I used an image dataset of 2500 chattel house images from around the island to train a Style GAN 2 (Generative Adversarial Network) model. The objective of this project is to show an important and yet mostly forgotten characteristic about architecture; architecture is alive, lives among us and is capable of stimulating our senses.”


This project is made possible in part by the Cultural Industries Development Fund of the National Cultural Foundation of Barbados

Fresh Milk Mural Project at St. George Primary School by Evan Avery

Fresh Milk was very excited to have the opportunity to carry out this community mural project on the water tower at St. George Primary School in Barbados! Barbadian artist Evan Avery has beautified the school with his original characters, which were co-designed with input from some of the Class 4 students.

Thanks so much to Shell Western Supply & Trading Ltd. for their sponsorship, and to Infra Equipment Rentals Ltd. for generously donating the scaffolding for the project!

Dorothea Smartt’s Residency – Final Blog Post

British-Barbadian poet and live artist Dorothea Smartt, who was in residence with Fresh Milk in November-December 2016, led a workshop on poetry and free writing with Class 4 students at St. George Primary School on January 16, 2017. Read more from Dorothea about this experience below. Thanks so much to the staff at St. George Primary for allowing us to host the session, and to the bright and enthusiastic children for embracing it!

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After a return to London to take care of pressing domestics, I reconnected with Fresh Milk in January. We had a good meeting with local St George Primary School in December. Katherine at Fresh Milk followed through, and we were given a date, Monday January 16, to hold an 80 minute session with some of the students.

We met the head teacher before going to the class. A junior class of curious boys and girls greeted us formally, after a brief introduction from their welcoming class teacher. Katherine introduced me as a Fresh Milk International Artist in Residence. I talked a little with the pupils about myself and being a poet.

The class took part in a discussion on people leaving Barbados to go to work building the Panama Canal. I drew a rough map of the Caribbean, and they joined in identifying where Panama was. Some pupils, one boy in particular shared about great grandparents who’d gone to Panama. Some pupils were hearing about it for the first time.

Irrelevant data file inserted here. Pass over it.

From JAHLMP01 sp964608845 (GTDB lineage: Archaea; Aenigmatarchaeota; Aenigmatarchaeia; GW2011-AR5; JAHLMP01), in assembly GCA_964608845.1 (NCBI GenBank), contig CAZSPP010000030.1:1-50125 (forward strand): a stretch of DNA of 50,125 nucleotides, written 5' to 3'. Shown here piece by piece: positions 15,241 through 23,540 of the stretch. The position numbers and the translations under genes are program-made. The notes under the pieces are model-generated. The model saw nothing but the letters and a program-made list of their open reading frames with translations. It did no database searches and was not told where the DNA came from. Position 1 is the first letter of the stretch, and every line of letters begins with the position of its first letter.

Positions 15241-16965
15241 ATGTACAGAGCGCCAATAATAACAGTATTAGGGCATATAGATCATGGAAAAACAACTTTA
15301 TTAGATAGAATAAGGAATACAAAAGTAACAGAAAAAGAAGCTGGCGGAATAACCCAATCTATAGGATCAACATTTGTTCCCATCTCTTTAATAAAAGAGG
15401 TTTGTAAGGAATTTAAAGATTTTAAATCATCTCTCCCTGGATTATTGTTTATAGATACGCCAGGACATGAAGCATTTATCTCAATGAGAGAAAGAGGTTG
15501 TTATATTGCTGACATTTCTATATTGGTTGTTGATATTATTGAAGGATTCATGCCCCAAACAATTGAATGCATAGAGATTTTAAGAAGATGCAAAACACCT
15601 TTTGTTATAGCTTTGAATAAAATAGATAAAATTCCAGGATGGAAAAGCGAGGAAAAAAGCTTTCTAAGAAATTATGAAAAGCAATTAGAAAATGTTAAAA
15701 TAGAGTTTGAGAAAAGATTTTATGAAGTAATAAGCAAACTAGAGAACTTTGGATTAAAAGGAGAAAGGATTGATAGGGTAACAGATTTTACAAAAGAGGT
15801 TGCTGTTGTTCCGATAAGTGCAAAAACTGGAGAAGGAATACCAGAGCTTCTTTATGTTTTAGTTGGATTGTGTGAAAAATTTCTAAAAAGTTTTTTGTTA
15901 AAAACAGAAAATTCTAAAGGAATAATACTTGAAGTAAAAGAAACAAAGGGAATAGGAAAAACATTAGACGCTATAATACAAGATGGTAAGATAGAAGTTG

I read them one of the poems about Panama that spoke of some of the men who died. And we spoke about the dangerous working conditions people endured. I guided the pupils in a free-writing exercise with a prompt: ‘In those days…” and they wrote for 3mins. They responded with enthusiasm.

To follow I shared five old black and white photos of the Caribbean. These were from a learning resource pack produced by the (British) National Archive. The pupils worked in five groups with a photo each. First they discussed the image and were asked to imagine how they might relate to Panama workers. For example, they imagined a banana worker was harvesting food for the workers; a large drawing room, a place where bosses would have gathered to relax; and an image of a hut with a canoe outside a place where a worker may have lived and fished for food.

Then each pupil wrote a short poem drawing on our discussion, their free-writes and the photos. We had time to hear some of the pieces produced, which were full of imagination and insight.

I really enjoyed meeting these pupils, they were keen and interested. Their input, questions, and writing added to my own imagination, especially when it came to what the workers would have eaten! Hopefully my workshop is the start of an on-going relationship with Fresh Milk – as they have plans to work with this class on a future project!

I had hoped to connect with the group in Panama again, and present something of my work and process. Time, internet and availability of space weren’t able to come together and after a discussion with Katherine/Fresh Milk, I let this go.

On this residency, the space, time to focus and reflect, discussions with Bajans and others, and the events I attended have enhanced me. I feel encouraged and affirmed on my journey with this research and the poems I written. There’s more to unfold and write, and this residency has definitely resourced me to carry on.

Maferefun Egun. Maferefun Orisha.